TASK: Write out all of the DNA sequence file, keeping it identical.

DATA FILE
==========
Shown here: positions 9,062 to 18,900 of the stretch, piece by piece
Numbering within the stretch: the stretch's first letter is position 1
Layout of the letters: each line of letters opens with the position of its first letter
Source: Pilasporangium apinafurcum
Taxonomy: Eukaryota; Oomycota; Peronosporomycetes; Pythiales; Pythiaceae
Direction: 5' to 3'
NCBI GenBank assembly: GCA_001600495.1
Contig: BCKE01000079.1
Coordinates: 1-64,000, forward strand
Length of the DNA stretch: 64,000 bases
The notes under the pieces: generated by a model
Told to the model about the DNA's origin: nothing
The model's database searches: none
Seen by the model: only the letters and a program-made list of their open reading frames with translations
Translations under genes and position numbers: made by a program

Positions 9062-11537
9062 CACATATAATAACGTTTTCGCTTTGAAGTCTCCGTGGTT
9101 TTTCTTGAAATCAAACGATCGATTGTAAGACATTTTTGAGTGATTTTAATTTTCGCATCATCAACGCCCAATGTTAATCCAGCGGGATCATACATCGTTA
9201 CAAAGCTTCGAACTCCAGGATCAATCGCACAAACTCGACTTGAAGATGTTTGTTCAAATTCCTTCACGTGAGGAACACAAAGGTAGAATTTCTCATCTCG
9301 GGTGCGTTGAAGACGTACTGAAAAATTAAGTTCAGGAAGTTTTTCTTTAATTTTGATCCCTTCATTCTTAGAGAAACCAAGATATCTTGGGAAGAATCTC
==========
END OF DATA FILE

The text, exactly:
Shown here: positions 9,062 to 18,900 of the stretch, piece by piece
Numbering within the stretch: the stretch's first letter is position 1
Layout of the letters: each line of letters opens with the position of its first letter
Source: Pilasporangium apinafurcum
Taxonomy: Eukaryota; Oomycota; Peronosporomycetes; Pythiales; Pythiaceae
Direction: 5' to 3'
NCBI GenBank assembly: GCA_001600495.1
Contig: BCKE01000079.1
Coordinates: 1-64,000, forward strand
Length of the DNA stretch: 64,000 bases
The notes under the pieces: generated by a model
Told to the model about the DNA's origin: nothing
The model's database searches: none
Seen by the model: only the letters and a program-made list of their open reading frames with translations
Translations under genes and position numbers: made by a program

Positions 9062-11537
9062 CACATATAATAACGTTTTCGCTTTGAAGTCTCCGTGGTT
9101 TTTCTTGAAATCAAACGATCGATTGTAAGACATTTTTGAGTGATTTTAATTTTCGCATCATCAACGCCCAATGTTAATCCAGCGGGATCATACATCGTTA
9201 CAAAGCTTCGAACTCCAGGATCAATCGCACAAACTCGACTTGAAGATGTTTGTTCAAATTCCTTCACGTGAGGAACACAAAGGTAGAATTTCTCATCTCG
9301 GGTGCGTTGAAGACGTACTGAAAAATTAAGTTCAGGAAGTTTTTCTTTAATTTTGATCCCTTCATTCTTAGAGAAACCAAGATATCTTGGGAAGAATCTC